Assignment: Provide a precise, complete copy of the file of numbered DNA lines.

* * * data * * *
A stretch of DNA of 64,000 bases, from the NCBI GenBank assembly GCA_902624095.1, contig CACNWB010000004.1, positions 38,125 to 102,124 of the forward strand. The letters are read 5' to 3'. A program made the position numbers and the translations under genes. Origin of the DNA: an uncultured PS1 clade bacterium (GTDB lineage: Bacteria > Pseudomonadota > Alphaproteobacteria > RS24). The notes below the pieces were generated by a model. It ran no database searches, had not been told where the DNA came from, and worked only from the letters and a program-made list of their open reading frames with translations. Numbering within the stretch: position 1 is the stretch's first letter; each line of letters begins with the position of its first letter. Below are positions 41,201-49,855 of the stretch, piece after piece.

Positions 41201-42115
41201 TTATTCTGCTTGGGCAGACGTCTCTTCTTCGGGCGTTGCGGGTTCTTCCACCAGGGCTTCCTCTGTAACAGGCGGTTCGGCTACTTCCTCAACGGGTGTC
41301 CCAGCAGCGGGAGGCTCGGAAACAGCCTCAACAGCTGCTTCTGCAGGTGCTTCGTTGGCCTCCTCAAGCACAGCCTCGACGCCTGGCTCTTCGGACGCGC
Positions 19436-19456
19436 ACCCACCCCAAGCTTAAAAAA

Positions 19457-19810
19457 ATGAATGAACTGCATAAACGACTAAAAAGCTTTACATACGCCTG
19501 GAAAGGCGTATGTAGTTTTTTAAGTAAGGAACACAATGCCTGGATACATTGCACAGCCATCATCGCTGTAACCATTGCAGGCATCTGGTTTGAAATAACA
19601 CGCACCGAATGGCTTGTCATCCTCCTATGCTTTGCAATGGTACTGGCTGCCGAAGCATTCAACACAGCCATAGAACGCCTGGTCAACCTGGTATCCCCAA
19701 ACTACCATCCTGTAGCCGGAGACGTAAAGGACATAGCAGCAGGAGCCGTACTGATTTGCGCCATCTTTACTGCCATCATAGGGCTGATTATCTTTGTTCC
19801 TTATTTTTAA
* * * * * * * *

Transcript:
A stretch of DNA of 64,000 bases, from the NCBI GenBank assembly GCA_902624095.1, contig CACNWB010000004.1, positions 38,125 to 102,124 of the forward strand. The letters are read 5' to 3'. A program made the position numbers and the translations under genes. Origin of the DNA: an uncultured PS1 clade bacterium (GTDB lineage: Bacteria > Pseudomonadota > Alphaproteobacteria > RS24). The notes below the pieces were generated by a model. It ran no database searches, had not been told where the DNA came from, and worked only from the letters and a program-made list of their open reading frames with translations. Numbering within the stretch: position 1 is the stretch's first letter; each line of letters begins with the position of its first letter. Below are positions 41,201-49,855 of the stretch, piece after piece.

Positions 41201-42115
41201 TTATTCTGCTTGGGCAGACGTCTCTTCTTCGGGCGTTGCGGGTTCTTCCACCAGGGCTTCCTCTGTAACAGGCGGTTCGGCTACTTCCTCAACGGGTGTC
41301 CCAGCAGCGGGAGGCTCGGAAACAGCCTCAACAGCTGCTTCTGCAGGTGCTTCGTTGGCCTCCTCAAGCACAGCCTCGACGCCTGGCTCTTCGGACGCGC
Positions 19436-19456
19436 ACCCACCCCAAGCTTAAAAAA

Positions 19457-19810
19457 ATGAATGAACTGCATAAACGACTAAAAAGCTTTACATACGCCTG
19501 GAAAGGCGTATGTAGTTTTTTAAGTAAGGAACACAATGCCTGGATACATTGCACAGCCATCATCGCTGTAACCATTGCAGGCATCTGGTTTGAAATAACA
19601 CGCACCGAATGGCTTGTCATCCTCCTATGCTTTGCAATGGTACTGGCTGCCGAAGCATTCAACACAGCCATAGAACGCCTGGTCAACCTGGTATCCCCAA
19701 ACTACCATCCTGTAGCCGGAGACGTAAAGGACATAGCAGCAGGAGCCGTACTGATTTGCGCCATCTTTACTGCCATCATAGGGCTGATTATCTTTGTTCC
19801 TTATTTTTAA